Diverging from the week's fairly consistent -- and understandable -- focus on Kentucky's postseason chances, I was struck by a recent conversation I happened upon via a message board.
A couple of posters were discussing Rose Hill Academy, the high school where 2010 Kentucky commitment Dakota Euton. While one was raving about Euton's teammate Chad Jackson, a more traditional high school guard prospect, the other was lamenting that Euton did not seem quite athletic enough for high D-1 (read "Kentucky") basketball, but that there was still time, as Euton is only a sophomore.
Interestingly, I have only seen a few video clips of Euton, but I remember feeling that he looked a bit stiff, but that he clearly had a Grade A shot and, again, it was early.
But the more I watch of the big kid -- already listed at 6'7"/215 and growing -- the more I see why Billy Gillispie would jump at the chance to lock in a talented shooting natural power forward.
At Texas A&M, he had a very effective Euro power forward named Antanas Kavaliauskas. He was likely less talented as a shooter but more mature (obviously, as a Junior in college) and a better rebounder.
The Kentucky offense, the Gillispie motion offense, that rotates the "four" to the top of the key is predicated on that player -- usually Perry Stevenson these days, occasionally Mark Coury -- being able, really only having to do, two things: pass the high-low pass to the center and drill 15-foot jumpers.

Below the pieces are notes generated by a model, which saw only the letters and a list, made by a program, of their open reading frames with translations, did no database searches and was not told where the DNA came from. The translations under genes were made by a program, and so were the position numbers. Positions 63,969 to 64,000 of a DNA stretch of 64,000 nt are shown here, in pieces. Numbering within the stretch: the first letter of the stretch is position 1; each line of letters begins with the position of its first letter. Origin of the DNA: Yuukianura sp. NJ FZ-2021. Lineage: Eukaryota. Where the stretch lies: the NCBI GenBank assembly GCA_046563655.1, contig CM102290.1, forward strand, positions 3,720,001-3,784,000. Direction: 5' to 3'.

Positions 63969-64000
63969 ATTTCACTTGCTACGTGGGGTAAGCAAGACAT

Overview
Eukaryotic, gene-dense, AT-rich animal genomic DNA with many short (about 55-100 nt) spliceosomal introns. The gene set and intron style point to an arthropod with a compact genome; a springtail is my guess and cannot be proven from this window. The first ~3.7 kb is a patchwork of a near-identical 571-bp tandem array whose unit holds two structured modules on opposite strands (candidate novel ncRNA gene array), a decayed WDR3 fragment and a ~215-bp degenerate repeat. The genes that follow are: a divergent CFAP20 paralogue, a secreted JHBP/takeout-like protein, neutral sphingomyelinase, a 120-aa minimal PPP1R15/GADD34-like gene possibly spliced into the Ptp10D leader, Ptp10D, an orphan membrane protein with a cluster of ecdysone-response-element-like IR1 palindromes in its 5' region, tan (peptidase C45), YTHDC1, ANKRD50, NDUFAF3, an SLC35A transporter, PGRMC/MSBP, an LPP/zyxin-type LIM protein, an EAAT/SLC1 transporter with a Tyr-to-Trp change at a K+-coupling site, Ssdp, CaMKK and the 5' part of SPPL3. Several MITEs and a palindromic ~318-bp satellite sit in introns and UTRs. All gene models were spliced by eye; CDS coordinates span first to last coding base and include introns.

Stevenson shows a limited ability to do these two things, Coury next to none. But watch young Mr. Euton in action:
Can't you see this kid -- two years in October from now, remember -- manning the elbow fairly effectively? Who gives a rip if he can jump over a stick of gum? You're looking, based on what we've witnessed most of this season, at 5-7 open jumpers a day against a man defense, and who knows how many against a low-post zone.
One has to assume that Euton will be working heavily on that three-point range and on his rebounding.
But based on this analysis, Euton would seem to be an ideal prospect for Billy Gillispie: hard-working, tall, strong, a great shooter and a local kid.